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Topic: Pride
Scripture: Mark 9:35; Matthew 20:26; Matthew 23:11
Source: “THE LION CAGED” by William Manchester, as published on, retrieved 1/19/15
Author: Illustration Exchange

Winston Churchill was notoriously hard to work for. He was demanding, impatient, and oftentimes, downright rude.

On one occasion, a servant was bold enough to stand up to the man, taking strong issue with Churchill’s behavior.

Churchill, it is variously reported, responded saying, “You were very rude to me, you know.”

“Well,” replied the servant, “you were very rude to me, too.”

“Yes,” said Churchill, “but I am a great man.”

While some suggest the comment was made, at least to some degree, tongue in cheek, others, like Churchill biographer William Manchester, suggest that it was serious and in keeping with his difficult temperament.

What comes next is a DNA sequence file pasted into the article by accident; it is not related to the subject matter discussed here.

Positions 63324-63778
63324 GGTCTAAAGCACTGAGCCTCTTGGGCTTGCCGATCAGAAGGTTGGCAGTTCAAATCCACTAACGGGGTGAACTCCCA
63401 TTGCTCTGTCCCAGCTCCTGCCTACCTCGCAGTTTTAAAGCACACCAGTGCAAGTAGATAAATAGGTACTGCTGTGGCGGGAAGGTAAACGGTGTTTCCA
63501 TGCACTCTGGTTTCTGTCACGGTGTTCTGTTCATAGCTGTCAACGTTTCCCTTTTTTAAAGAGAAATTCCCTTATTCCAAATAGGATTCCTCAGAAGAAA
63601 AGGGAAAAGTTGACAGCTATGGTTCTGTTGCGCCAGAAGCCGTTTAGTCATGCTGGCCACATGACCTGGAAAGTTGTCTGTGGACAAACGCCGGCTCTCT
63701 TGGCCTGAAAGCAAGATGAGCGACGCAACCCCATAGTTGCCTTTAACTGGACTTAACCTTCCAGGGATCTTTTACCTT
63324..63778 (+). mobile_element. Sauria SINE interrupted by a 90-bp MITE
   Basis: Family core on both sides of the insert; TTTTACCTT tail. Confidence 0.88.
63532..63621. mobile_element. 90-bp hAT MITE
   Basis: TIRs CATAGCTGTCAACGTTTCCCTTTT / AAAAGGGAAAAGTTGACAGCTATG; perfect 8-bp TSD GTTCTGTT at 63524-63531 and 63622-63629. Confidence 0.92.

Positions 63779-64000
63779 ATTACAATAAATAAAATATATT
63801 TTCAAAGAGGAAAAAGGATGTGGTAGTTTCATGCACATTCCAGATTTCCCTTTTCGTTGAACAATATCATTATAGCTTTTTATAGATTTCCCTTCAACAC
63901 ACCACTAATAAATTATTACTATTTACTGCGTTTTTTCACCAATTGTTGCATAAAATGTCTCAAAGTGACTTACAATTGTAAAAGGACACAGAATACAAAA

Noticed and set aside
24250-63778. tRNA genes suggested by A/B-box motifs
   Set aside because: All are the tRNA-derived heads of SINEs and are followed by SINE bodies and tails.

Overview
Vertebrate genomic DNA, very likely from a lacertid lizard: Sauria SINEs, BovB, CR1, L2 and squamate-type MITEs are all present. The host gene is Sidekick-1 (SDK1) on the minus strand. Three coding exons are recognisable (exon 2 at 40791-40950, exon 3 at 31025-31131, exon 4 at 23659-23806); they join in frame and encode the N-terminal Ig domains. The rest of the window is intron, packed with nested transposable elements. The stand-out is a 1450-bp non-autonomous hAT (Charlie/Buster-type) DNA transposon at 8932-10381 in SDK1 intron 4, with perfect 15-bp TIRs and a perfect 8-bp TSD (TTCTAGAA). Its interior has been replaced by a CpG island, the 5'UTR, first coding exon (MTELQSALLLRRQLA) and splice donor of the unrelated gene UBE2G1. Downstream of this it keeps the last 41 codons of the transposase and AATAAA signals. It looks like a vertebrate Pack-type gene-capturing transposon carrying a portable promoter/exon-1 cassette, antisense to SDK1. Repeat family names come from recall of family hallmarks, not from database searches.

Winston Churchill, prime minister of England both during WWII and again from 1951-55, was indeed a “great” man by any worldly standard. He is rightly reputed to be one of the greatest wartime leaders of the modern era. But “greatness” does not necessarily translate into “goodness.”

“Many,” said the great preacher Charles Spurgeon, “wishing to be great have failed to be good.”

In God’s Kingdom, greatness is not measured by accomplishment, but by character—character marked by humility, servanthood, and most importantly, agape love.

No doubt, Churchill, though flawed by perfectionism and impatience, was at heart a deeply caring and compassionate man. Nevertheless, accomplishment and position are no excuses for thinking oneself “better” than any other.

“Sitting down, Jesus called the Twelve and said, ‘Anyone who wants to be first must be the very last, and the servant of all’” (Mark 9:35, cf. Matthew 20:26; Matthew 23:11).

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